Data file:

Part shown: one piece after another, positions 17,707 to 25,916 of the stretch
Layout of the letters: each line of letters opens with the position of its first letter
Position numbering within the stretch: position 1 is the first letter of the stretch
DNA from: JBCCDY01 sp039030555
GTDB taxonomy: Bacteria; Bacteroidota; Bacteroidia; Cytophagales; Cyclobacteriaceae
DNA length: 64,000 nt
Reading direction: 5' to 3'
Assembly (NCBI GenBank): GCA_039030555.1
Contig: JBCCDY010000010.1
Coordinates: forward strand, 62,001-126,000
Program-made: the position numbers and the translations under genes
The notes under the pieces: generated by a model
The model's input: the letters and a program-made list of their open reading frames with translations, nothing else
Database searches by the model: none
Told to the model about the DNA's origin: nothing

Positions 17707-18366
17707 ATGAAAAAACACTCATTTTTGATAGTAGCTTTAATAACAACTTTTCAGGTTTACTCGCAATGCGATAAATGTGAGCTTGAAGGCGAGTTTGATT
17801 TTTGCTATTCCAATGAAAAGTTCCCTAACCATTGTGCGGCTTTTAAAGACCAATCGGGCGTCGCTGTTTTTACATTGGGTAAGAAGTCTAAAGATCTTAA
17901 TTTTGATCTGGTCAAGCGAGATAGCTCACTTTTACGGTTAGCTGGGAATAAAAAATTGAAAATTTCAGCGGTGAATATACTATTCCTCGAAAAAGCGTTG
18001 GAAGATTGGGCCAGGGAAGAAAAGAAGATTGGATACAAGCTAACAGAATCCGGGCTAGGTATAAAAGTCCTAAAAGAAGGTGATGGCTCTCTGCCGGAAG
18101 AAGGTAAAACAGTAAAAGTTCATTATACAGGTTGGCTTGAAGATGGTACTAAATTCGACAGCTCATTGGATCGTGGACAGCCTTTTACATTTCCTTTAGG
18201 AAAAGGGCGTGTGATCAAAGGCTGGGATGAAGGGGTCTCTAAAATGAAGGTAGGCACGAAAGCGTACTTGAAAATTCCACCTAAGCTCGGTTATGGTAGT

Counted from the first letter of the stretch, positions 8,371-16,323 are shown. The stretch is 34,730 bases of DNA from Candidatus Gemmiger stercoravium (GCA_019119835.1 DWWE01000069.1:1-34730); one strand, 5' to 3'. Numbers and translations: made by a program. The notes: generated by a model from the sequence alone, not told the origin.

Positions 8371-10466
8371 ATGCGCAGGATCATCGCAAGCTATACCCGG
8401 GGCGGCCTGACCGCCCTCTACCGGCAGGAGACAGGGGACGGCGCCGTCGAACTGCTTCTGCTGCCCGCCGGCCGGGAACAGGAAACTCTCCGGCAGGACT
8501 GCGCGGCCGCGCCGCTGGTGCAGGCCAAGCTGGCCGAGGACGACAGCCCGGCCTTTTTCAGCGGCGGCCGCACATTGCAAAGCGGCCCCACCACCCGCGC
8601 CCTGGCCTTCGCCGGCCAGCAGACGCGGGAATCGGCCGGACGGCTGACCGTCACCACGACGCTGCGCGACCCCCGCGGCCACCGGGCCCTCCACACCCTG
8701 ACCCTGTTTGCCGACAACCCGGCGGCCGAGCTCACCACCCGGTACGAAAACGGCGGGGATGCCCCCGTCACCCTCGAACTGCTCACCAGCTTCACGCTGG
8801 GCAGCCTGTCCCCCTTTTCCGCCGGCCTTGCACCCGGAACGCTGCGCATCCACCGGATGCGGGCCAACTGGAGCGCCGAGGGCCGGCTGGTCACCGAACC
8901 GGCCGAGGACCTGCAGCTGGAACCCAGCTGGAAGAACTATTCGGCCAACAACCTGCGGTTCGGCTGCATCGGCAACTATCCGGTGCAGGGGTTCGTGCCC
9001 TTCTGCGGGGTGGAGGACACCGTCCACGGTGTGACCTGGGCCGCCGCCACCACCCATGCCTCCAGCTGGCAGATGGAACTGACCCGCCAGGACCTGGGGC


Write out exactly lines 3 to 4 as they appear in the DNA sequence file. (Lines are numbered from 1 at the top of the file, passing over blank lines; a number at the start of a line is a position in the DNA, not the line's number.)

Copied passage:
Position numbering within the stretch: position 1 is the first letter of the stretch
DNA from: JBCCDY01 sp039030555